There were several questions about the Union. Freeports in Scotland, Wales and Northern Ireland were raised by my hon. Friend the Member for Brecon and Radnorshire (Fay Jones), the hon. Members for Gordon (Richard Thomson) and for Strangford, and my hon. Friend the Member for Aberconwy (Robin Millar). I say to all of them that we want to ensure that the whole of the UK can benefit. We are thrilled that there is demand for freeports across the United Kingdom, and we remain committed to establishing at least one freeport in Wales as soon as possible. Discussions about the best way to establish a freeport in countries outside England, such as Scotland, are complex. It would not be appropriate for me to elaborate on those private discussions. However, those are things that the Treasury is considering in detail.

On the point that the hon. Member for Strangford made about Northern Ireland, we are working with the Northern Ireland Executive to ensure that a suitable model for an NI freeport is developed. We will ensure that we meet our international legal obligations in Northern Ireland. It is appropriate that we take our time to ensure that the freeports model for Northern Ireland meets these obligations while delivering a competitive offer for the ports, businesses and communities in that country.

There was a question about displacement of economic activity from other local areas—I believe it was from the right hon. Member for Hayes and Harlington. That is something that we have considered. We still believe that this proposal will encourage new investment and create jobs in deprived communities, and will not cause harmful displacement.

I am very grateful for the opportunity to explain this Bill’s measures and the context behind them. To sum up, this Bill supports the regional growth that is integral to furthering our levelling-up agenda, and is part of our plan for growth, as I said to the hon. Member for Richmond Park (Sarah Olney). It plays a part in shielding self-employed people from the full financial impact of covid-19, while boosting our veterans’ employment prospects. It strengthens HMRC’s powers to tackle the organisers of tax avoidance schemes. There are clearly a number of points that we can expect to discuss at greater length when this legislation moves to Committee stage, but for the purposes of this debate I commend it to the House.

Question put and agreed to.

Bill accordingly read a Second time.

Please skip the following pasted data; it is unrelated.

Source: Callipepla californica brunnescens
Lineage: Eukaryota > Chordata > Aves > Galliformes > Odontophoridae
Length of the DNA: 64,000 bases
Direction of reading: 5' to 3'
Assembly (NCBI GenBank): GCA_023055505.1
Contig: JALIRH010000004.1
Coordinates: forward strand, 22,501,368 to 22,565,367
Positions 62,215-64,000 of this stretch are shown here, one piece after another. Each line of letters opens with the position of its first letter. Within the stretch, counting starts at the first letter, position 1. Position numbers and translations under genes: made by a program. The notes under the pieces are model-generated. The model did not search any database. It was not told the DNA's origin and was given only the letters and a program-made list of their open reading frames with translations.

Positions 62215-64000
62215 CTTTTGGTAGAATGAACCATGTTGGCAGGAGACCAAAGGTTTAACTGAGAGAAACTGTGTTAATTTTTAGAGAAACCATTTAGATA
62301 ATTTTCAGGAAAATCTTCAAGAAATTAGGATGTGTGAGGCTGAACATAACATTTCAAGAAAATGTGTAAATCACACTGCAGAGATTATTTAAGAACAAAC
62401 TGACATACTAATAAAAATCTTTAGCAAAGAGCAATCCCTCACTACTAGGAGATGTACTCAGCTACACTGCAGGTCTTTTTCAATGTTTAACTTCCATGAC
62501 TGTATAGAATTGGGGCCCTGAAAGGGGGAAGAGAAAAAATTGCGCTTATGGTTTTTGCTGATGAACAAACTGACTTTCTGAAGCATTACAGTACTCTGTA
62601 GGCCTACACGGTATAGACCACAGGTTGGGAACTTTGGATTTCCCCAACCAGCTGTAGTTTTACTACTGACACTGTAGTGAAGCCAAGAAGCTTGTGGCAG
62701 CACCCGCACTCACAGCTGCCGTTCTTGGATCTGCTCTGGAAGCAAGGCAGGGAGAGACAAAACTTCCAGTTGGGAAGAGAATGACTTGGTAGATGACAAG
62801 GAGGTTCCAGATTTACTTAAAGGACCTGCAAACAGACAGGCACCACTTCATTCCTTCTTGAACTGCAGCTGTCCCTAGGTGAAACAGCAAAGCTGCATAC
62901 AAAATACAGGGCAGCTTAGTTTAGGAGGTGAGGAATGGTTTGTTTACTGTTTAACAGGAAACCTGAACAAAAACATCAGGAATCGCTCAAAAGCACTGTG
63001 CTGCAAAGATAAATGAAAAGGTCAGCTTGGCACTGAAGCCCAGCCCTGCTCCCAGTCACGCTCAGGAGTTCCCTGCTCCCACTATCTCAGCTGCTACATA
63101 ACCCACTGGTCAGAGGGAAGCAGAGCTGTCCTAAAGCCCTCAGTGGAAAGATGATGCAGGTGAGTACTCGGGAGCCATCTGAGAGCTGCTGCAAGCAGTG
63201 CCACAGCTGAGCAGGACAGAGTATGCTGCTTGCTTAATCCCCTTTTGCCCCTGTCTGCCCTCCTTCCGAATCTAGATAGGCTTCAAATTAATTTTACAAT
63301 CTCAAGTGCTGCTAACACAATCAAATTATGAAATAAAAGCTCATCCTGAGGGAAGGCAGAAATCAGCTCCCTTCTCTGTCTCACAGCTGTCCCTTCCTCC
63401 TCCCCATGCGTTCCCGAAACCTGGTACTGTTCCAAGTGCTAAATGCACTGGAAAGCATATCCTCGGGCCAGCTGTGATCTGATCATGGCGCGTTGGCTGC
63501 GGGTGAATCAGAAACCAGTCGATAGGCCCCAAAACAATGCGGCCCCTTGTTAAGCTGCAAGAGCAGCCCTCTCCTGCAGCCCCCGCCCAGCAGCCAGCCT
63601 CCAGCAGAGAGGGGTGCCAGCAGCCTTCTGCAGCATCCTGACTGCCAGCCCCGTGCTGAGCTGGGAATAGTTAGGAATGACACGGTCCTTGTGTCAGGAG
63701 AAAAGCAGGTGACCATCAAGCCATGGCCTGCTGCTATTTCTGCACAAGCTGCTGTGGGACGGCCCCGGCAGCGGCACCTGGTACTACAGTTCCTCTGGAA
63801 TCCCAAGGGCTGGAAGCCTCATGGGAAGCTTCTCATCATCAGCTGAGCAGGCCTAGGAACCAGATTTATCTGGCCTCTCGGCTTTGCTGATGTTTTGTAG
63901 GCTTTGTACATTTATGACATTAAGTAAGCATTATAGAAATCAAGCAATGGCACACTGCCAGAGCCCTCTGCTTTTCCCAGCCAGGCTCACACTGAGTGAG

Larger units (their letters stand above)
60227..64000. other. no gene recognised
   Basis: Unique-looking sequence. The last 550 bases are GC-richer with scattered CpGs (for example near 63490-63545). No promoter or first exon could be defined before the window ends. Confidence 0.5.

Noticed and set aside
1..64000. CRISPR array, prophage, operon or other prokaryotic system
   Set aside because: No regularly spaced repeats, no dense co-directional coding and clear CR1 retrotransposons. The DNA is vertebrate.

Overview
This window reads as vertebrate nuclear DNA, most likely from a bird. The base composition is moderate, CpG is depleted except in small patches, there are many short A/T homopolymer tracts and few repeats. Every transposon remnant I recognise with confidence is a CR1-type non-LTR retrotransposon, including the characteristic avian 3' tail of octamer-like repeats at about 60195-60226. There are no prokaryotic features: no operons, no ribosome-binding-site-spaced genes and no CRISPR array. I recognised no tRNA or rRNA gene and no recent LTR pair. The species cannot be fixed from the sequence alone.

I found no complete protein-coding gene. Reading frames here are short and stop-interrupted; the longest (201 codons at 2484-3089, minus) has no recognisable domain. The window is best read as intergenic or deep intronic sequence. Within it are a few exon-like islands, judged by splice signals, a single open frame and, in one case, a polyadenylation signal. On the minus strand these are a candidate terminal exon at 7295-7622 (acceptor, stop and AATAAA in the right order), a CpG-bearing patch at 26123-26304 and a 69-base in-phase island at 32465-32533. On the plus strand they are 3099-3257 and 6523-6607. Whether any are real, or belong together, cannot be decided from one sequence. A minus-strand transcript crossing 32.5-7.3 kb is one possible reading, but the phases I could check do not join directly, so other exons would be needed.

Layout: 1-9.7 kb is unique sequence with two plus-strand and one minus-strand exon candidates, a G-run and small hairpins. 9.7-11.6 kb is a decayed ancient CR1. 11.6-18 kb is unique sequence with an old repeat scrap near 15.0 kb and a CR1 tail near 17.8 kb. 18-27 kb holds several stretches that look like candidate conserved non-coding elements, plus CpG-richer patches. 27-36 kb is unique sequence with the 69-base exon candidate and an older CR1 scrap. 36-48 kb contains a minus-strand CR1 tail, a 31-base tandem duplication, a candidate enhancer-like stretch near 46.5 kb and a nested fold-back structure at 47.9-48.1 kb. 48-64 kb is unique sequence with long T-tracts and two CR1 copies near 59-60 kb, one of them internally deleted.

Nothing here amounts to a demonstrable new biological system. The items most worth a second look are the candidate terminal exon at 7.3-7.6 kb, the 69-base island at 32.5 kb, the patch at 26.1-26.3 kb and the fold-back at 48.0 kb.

National Insurance Contributions Bill (Programme)

Motion made, and Question put forthwith (Standing Order No. 83A(7)),

That the following provisions shall apply to the National Insurance Contributions Bill:

Committal

(1) The Bill shall be committed to a Public Bill Committee.

Proceedings in Public Bill Committee

(2) Proceedings in the Public Bill Committee shall (so far as not previously concluded) be brought to a conclusion on Tuesday 22 June.

(3) The Public Bill Committee shall have leave to sit twice on the first day on which it meets.

Proceedings on Consideration and Third Reading

(4) Proceedings on Consideration shall (so far as not previously concluded) be brought to a conclusion one hour before the moment of interruption on the day on which proceedings on Consideration are commenced.

(5) Proceedings on Third Reading shall (so far as not previously concluded) be brought to a conclusion at the moment of interruption on that day.

(6) Standing Order No. 83B (Programming committees) shall not apply to proceedings on Consideration and Third Reading.

Other proceedings

(7) Any other proceedings on the Bill may be programmed.—(Michael Tomlinson.)

Question agreed to.

Thangam Debbonaire Portrait Thangam Debbonaire (Bristol West) (Lab)
- View Speech - Hansard - - - Excerpts

On a point of order, Madam Deputy Speaker. Further to earlier points of order, as matters seem to have moved on, I seek urgent clarification on the process that we are in the middle of, given that Mr Speaker appeared to be deeply unhappy earlier and that we are now facing a wait of possibly up to two hours to hear from the Secretary of State for Health and Social Care on a matter that the Prime Minister has already addressed the press about.

We understand that the Prime Minister was not available at 3.30; we know that and that is reasonable. Since then, though, the Prime Minister has addressed the press. His comments are causing concern and confusion, but the House has to wait two hours more. This is treating the House with disdain. Parliament is sovereign. What is more, the Prime Minister himself ran on a campaign of Parliament being sovereign—sovereign, Madam Deputy Speaker. Our constituents deserve better.

I wonder whether those on the Treasury Bench have had time to reflect on the matter since the earlier points of order. Can you tell me, Madam Deputy Speaker, whether you or the House have had any word from No. 10 about coming here now to clear up the confusion and whether the Prime Minister is willing to face questions from Members of Parliament on behalf of our constituents? I seek your urgent clarification, because we feel that the Prime Minister is treating this House with contempt.

The Economics of Biodiversity: The Dasgupta Review

Kemi Badenoch Excerpts
Monday 14th June 2021

(2 years, 11 months ago)

Written Statements
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Kemi Badenoch Portrait The Exchequer Secretary to the Treasury (Kemi Badenoch)